Pisound is equipped with 192kHz 24-bit Stereo Input and Output. The legendary Burr-Brown Op-Amps, ADC and DAC chips are implemented in this little board to exhibit clean signal amplification and conversion between digital and analog realms. Though these chips themselves have a good power supply rejection ratio (PSRR), to ensure low-noise operation in the vicinity of an electrically noisy Raspberry Pi computer, any power line to the analog stuff is coupled via LDO’s which filters any digital interference out. This design enables pisound to be graded as a high-fidelity audio device. For example a Hi-Fi device is expected to have the total harmonic distortion value (THD) less than 1% and the pisound has less than 0.05%. That means that you can daisy-chain 20 pisound boards and the chain would still be considered as a high-fidelity device!
There is one unbalanced stereo input accessible via ¼" (6.35mm) jack slot on Pisound. The input stereo connector can also be used as two unbalanced mono channels. Audio inputs are AC coupled to a gain stage built using OPA4134 op-amps. Input resistance is 100kOhm for each channel. The gain can be adjusted simultaneously for both the left and the right channels from 0dB to +40dB with an on-board potentiometer. The maximum audio signal level before clipping is 5Vpp (at 0dB gain). The range of the gain adjustment can be divided into two sections. The first section occurs at rotation between 0% and 80% and it is used to precisely adjust for the high-level signals (line out, headphone amp out, etc...). The tight section at the maximum rotation of the gain pot acts as a +20dB switch for the low-level signals (guitar, microphone, etc.). When the signal clipping occurs in any channel, the red LED lights up and fades out after last clipped sample. Audio to digital conversion is carried out by PCM1804 converter. An on-board clock oscillator delivers a clock signal to the ADC, which divides it according to the selected sample rate. ADC acts as the master of I2S line. pisound supports three sample rates: 48kHz, 96kHz and 192kHz. A filter at the input stage of PCM1804 ensures good anti-aliasing.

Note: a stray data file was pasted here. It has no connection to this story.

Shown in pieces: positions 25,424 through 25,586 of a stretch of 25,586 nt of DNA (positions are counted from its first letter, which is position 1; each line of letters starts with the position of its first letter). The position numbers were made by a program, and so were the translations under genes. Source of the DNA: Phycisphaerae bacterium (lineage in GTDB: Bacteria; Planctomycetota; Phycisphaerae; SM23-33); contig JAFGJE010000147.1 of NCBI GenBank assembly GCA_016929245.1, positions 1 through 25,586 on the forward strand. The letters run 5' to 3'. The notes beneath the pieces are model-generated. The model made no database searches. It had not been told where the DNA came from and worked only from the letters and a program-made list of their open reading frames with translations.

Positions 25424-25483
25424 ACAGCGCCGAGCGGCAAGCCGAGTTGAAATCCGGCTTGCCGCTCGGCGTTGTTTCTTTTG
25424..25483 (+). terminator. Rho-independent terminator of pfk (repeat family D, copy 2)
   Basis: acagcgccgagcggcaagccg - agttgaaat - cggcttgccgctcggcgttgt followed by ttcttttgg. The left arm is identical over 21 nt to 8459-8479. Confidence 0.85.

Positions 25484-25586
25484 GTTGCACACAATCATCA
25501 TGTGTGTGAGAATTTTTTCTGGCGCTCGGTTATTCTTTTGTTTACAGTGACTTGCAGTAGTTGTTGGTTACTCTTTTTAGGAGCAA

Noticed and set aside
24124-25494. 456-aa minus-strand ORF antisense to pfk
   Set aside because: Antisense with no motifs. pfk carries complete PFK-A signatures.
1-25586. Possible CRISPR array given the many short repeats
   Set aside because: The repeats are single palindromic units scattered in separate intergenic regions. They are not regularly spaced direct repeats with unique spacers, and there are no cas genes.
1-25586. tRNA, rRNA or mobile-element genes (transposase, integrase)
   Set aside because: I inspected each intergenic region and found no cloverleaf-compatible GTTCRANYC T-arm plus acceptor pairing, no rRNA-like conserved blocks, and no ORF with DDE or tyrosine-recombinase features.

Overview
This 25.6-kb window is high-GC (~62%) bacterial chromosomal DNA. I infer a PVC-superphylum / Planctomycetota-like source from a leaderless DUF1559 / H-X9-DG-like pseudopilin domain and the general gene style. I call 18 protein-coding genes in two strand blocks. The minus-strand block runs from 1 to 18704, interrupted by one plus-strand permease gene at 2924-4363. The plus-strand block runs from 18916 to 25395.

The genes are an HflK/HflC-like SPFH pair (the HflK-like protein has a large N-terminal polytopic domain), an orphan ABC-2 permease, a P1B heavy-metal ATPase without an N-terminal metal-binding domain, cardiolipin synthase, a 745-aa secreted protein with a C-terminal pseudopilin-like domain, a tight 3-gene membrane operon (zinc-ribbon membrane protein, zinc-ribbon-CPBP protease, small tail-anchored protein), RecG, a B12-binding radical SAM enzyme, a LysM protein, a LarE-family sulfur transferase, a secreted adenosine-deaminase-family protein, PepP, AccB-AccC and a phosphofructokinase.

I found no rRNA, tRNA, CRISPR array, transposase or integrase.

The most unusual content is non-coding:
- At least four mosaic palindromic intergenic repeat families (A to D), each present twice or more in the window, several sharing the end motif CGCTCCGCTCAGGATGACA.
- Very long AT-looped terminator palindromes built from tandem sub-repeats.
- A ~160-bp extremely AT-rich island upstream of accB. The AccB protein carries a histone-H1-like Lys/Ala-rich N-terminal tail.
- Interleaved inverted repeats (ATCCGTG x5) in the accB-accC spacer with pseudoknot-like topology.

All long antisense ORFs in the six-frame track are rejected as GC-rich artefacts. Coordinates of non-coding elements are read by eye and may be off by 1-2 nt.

Gain and input sensitivity versus position of GAIN pot
6V Bias Solder Jumpers¶
There are two solder jumpers near the input port, one for each input channel. By default, the jumpers are unsoldered. If the solder jumper is soldered*, it enables the 6V bias voltage with a 2.2kOhm resistor for the input channel, and that allows connecting electret microphones.
|Solder Jumper State||Description|
|Unsoldered (default)||No bias voltage. For use with dynamic microphones, guitars, etc...|
|Soldered||Bias voltage enabled. For use with electret microphones.|
* Be careful when soldering. Any physical damage caused by improper soldering will void the warranty. Fortunately the solder jumpers are in an open area on the board.
Audio output is DC coupled and can be accessed via the female ¼" (6.35mm) stereo jack connector. Output volume level can be adjusted with on-board potentiometer. Maximum output level is 2.1Vrms when driving 1kOhm load. Digital to audio conversion is done in PCM5102A converter which has both Signal-to-Noise ratio and dynamic range of 112dB. The DAC acts as a slave on I2S line and the sampling rate is dictated by the ADC. An intelligent muting system is used to prevent pops and clicks when disconnecting power supply.
Audio Latency and Other Parameters¶
In digital audio equipment it takes time for the signal at input to be processed and delivered at output. This time is called audio latency. There's three parts to it. The first is the time required for the ADC to do the conversion and to send digital data to the processing unit. The second step is to process data and prepare it for the transfer to the DAC. And the final part is getting the data to the DAC and converting it to the analog signal. The most time consuming is the second part. Parts one and three often require no more than 1 ms depending on architecture of ADC and DAC, sample rate and in-built digital filters.
An oscillogram showing audio latency of 2.092 ms. Pisound and Raspberry Pi 2 working at sample rate of 192 kHz
Figure 1 Response of the sine signal fed to loop-backed (digital→DAC→ADC→digital) Pisound showing the Signal-to-Noise Ratio (SNR) of 110 dB. Calculated Total Harmonic Distortion (THD) is less than 0.05%.
Figure 2 Frequency response of the white noise fed to loop-backed (digital→DAC→ADC→digital) Pisound showing the bandwidth (BW) of the device and how it is estimated.
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